John Grisham is a master of suspense. In his novels he sets the scenes, develops the characters, and then simply and methodically doles out gems of tension until the unexpected (and sometimes expected) climax. So one would imagine a work of nonfiction by him to be a brilliant narrative woven not from his imagination, but from the truth as he is able to discern it.
The story of the trial, conviction, sentence of death – and eventual exoneration – of Ron Williamson for the murder of Debbie Carter in Ada, Oklahoma is a story with all the elements of a fascinating novel. As Grisham says in the Author’s Note: “Not in my most creative moment could I conjure up a story as rich and as layered as Ron’s.”
Grisham starts The Innocent Man – perhaps attempting to emulate Capote’s classic beginning of In Cold Blood – with a walk through Ada, the small town of the book’s title. Unfortunately, the description is (excuse the pun) rather pedestrian.
However, despite the bad beginning, the story that follows is fascinating and one that must be told. It is a tale of small town prosecutors and cops who fabricate evidence, ignore reality (and the real killer) and ruin the life of Ron Williamson – a mentally fragile ex-baseball star and former hometown hero — and his acquaintance and co-defendant Dennis Fritz. Grisham’s descriptions of Williamson’s deteriorating mental health, the sham of his trial, the horror of living on Death Row, and the pain suffered by him and his family (who are unable to help him get the help he needs) is, unfortunately, not unique in our criminal justice system. Williamson and Fritz were eventually exonerated and Williamson released from Death Row to join the 123 other men and women in America who had previously been wrongfully convicted, sentenced to death, and then exonerated since 1973. Since their release, another 33 men and women (including Bryan Stevenson’s clients Walter McMillian and Roy Hinson whose stories he tells in Just Mercy) have been released as well.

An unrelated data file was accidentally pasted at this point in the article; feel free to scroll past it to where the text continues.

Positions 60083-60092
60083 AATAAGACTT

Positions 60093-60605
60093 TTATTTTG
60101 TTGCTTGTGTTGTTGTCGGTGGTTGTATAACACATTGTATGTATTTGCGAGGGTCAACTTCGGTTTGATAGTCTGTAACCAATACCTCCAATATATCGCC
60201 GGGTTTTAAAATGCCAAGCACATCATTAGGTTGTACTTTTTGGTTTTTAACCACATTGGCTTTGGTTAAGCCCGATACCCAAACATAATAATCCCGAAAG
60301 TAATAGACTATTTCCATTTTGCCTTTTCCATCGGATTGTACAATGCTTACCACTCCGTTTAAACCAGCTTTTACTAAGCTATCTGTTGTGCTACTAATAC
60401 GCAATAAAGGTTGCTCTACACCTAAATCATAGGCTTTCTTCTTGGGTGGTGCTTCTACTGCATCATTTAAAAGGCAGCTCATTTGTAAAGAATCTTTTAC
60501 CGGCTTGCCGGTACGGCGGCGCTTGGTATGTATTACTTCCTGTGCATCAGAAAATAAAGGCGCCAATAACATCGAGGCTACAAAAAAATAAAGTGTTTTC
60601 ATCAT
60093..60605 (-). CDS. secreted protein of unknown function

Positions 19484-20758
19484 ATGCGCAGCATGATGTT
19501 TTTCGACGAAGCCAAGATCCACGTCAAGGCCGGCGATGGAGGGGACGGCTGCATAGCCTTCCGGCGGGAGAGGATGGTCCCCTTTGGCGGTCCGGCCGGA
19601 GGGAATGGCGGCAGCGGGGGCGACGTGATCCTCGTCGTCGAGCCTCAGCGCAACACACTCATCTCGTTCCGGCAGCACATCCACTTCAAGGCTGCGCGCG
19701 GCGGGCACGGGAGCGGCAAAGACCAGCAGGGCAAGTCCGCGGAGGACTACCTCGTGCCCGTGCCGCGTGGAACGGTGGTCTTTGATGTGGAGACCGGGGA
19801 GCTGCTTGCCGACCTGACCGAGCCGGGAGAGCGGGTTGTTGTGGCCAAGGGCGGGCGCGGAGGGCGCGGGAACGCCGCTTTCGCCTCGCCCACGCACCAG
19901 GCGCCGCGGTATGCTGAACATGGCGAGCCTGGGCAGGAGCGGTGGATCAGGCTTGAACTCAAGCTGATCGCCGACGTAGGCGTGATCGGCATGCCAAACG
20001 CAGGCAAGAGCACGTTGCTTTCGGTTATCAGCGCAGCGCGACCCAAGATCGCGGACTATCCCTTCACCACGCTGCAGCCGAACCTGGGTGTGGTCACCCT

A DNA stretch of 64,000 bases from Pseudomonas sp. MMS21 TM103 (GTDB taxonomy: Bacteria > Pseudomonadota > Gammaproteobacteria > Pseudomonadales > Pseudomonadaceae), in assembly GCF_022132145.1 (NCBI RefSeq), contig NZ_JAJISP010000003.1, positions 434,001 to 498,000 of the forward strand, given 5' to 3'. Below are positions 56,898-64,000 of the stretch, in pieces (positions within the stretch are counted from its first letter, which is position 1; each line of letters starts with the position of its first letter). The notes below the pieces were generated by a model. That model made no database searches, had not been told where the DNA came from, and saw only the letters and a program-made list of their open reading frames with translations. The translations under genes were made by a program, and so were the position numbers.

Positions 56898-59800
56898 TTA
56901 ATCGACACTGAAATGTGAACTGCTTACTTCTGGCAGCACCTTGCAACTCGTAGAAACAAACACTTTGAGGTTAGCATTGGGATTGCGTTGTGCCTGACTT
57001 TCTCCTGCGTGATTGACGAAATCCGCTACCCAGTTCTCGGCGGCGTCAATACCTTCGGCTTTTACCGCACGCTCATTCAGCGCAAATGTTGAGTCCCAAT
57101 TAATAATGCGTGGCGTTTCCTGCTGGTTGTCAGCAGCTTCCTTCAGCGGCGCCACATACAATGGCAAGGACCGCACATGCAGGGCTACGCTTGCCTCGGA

Grisham’s outrage at the injustice of Williamson’s case shows in his many rather sarcastic asides. But it is an outrage that is clearly genuine — and if Grisham’s celebrity helps to ensure that more Americans learn of how innocent men end up on death row, perhaps one day the number of wrongful convictions can be reduced.